I have the hockey pucks in places, and thinner pads in other places. On the highest part of the floor, I have the levelers screwed all the way down and no pad. The actual heights vary from 41" to 42 1/2", depending on where you are. The surface was leveled throughout.
I thought about taking the hockey puck away from the leg at the highest level but it is one of the lift table legs and feels much more planted with the wider foot. So far the variance is from 41 to 41 3/4 but I still have 1/2 the bench work to do and I know the floor rolls off in the back corner. May need a double stack hockey puck or three.
@Tom Tee posted:
My experience says 42". However when I built layouts for people I would set up some test levels of modules for the client to get a feel of what height they might select.
TMI...My own layout varies depending where you stand. Our basement floor was poured with a 6" pitch over 70' from diagonal corners to favor the sump pump crock. So if I had a flat single level RR there would still be variation depending where one stood.
From the first level on my RR to the fifth level there is 35" of separation. The towns and yards are each at different levels and all other right of ways are on a ascending or descending grade.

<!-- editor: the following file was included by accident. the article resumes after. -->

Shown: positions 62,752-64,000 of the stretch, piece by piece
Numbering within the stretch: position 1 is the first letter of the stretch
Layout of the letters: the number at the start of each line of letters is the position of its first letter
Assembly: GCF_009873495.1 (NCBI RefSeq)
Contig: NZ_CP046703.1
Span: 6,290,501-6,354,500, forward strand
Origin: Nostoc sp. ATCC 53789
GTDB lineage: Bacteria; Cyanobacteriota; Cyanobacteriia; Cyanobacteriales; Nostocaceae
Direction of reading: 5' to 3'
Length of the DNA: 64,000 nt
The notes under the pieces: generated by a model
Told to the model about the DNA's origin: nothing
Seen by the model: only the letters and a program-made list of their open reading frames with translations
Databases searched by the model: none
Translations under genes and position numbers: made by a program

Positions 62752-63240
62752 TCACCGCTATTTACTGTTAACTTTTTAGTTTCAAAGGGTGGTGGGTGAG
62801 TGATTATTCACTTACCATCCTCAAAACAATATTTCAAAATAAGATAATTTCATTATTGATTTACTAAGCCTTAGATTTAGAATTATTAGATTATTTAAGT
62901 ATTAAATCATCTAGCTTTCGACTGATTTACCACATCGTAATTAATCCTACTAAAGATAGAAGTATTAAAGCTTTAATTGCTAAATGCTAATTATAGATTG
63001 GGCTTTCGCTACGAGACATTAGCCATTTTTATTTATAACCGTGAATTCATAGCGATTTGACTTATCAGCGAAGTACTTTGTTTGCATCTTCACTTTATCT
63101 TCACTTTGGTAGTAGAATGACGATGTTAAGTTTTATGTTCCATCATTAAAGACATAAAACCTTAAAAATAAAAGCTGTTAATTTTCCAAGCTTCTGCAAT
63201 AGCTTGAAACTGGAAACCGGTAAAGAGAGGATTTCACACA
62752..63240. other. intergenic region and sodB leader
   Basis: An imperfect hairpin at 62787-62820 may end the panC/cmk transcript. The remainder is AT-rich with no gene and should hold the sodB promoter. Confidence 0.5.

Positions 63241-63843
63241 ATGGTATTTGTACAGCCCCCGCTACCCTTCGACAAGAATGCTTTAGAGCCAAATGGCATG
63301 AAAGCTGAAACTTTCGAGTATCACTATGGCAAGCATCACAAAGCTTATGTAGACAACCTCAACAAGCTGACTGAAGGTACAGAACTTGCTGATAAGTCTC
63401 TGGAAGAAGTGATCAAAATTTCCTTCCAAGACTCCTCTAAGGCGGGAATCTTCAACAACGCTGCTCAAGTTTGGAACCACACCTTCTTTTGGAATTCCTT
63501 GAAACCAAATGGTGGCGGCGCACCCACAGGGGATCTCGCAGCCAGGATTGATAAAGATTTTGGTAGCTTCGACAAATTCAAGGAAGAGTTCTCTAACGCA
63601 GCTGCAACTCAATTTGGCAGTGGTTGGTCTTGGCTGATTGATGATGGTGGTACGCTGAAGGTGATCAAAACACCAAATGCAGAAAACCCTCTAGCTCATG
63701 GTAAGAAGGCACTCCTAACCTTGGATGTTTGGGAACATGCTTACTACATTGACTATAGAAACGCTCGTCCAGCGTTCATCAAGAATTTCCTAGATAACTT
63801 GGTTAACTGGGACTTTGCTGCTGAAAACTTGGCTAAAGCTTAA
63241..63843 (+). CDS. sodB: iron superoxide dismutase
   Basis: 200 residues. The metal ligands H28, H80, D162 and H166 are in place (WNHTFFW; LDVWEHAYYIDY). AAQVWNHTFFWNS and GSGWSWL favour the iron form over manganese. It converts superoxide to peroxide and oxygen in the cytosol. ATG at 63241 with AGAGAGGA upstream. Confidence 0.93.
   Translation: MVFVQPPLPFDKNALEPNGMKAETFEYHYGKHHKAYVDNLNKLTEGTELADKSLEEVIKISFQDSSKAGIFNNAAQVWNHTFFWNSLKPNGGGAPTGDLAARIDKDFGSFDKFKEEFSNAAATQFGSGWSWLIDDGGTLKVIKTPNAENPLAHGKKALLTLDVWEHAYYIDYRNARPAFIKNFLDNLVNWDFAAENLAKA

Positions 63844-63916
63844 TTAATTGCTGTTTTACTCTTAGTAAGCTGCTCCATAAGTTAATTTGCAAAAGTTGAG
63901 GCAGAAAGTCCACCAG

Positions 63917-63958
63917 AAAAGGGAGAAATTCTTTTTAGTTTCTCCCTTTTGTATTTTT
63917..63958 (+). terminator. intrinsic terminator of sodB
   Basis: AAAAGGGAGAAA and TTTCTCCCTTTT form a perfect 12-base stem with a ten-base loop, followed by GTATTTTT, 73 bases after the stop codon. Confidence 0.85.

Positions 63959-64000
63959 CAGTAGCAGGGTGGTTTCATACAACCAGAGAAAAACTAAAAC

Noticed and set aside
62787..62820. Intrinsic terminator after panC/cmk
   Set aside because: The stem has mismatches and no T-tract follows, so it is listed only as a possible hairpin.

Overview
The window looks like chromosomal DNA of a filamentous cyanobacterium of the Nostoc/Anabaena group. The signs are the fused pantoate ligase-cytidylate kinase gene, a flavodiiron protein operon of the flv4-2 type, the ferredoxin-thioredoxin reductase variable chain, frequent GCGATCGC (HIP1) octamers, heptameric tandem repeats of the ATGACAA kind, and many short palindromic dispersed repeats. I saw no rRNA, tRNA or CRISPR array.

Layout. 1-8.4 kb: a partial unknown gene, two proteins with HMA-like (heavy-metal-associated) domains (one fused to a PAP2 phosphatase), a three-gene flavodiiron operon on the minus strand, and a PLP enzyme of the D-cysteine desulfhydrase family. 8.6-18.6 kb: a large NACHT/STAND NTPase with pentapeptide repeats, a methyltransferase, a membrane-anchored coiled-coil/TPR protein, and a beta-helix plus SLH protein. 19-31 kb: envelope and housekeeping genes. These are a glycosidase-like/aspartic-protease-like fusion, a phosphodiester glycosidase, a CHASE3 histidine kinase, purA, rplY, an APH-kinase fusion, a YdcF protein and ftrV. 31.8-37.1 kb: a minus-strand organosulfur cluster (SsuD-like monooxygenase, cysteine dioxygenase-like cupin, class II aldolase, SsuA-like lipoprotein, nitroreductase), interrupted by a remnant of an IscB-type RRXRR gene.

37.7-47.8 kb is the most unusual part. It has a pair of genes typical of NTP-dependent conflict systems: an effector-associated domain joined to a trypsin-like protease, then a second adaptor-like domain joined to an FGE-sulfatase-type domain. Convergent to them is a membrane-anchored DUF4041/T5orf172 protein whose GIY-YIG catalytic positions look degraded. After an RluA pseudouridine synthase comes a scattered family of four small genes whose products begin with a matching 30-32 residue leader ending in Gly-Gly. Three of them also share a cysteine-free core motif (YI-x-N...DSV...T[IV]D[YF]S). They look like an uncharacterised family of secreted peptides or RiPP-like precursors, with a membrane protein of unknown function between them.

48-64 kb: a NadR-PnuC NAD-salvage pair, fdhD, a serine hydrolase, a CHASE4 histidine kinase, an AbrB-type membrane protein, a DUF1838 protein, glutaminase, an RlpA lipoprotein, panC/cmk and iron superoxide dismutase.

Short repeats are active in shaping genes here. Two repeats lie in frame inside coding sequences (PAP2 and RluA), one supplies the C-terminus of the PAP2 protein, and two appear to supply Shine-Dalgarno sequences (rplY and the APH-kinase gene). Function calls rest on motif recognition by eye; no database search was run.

The rail head on the fifth deck is even with my eve level at the highest point of the basement floor
What is kind of weird is when I walk with a train along my longest grade which is at >1% I do not sense the train to be climbing up that much because we are both going up, although at 1% I hardly "feel" a grade.
At the start of construction, midway along the basement floor I shot a 360 degree datum line and marked it at 32" intervals on the walls, columns and return duct. Then I mounted 2" X 4" studs from which all construction was mounted.
Five levels. I was able to lift the drop ceiling tiles and locate the studs, put a laser level up and mark as you say. Also added some furring strips on the studs for a backdrop that come down to where the second level will be at 50". Now I know where to attach the benches to the wall.
Layout heights of 30-40 inches are great if you view while seated or if you design primarily for young children. When standing, an adult gets a "helicopter view" of the trains. I prefer a closer to trackside viewing angle, so the majority of my layout is at 50-52 inches off the floor. My grandchildren use small step ladders to view the trains, but the layout was designed with us big kids in mind.
Very good point, I tend to forget about what things should look like farther along. I did plan for sitting (I seem to need to a lot more of this each day) and standing.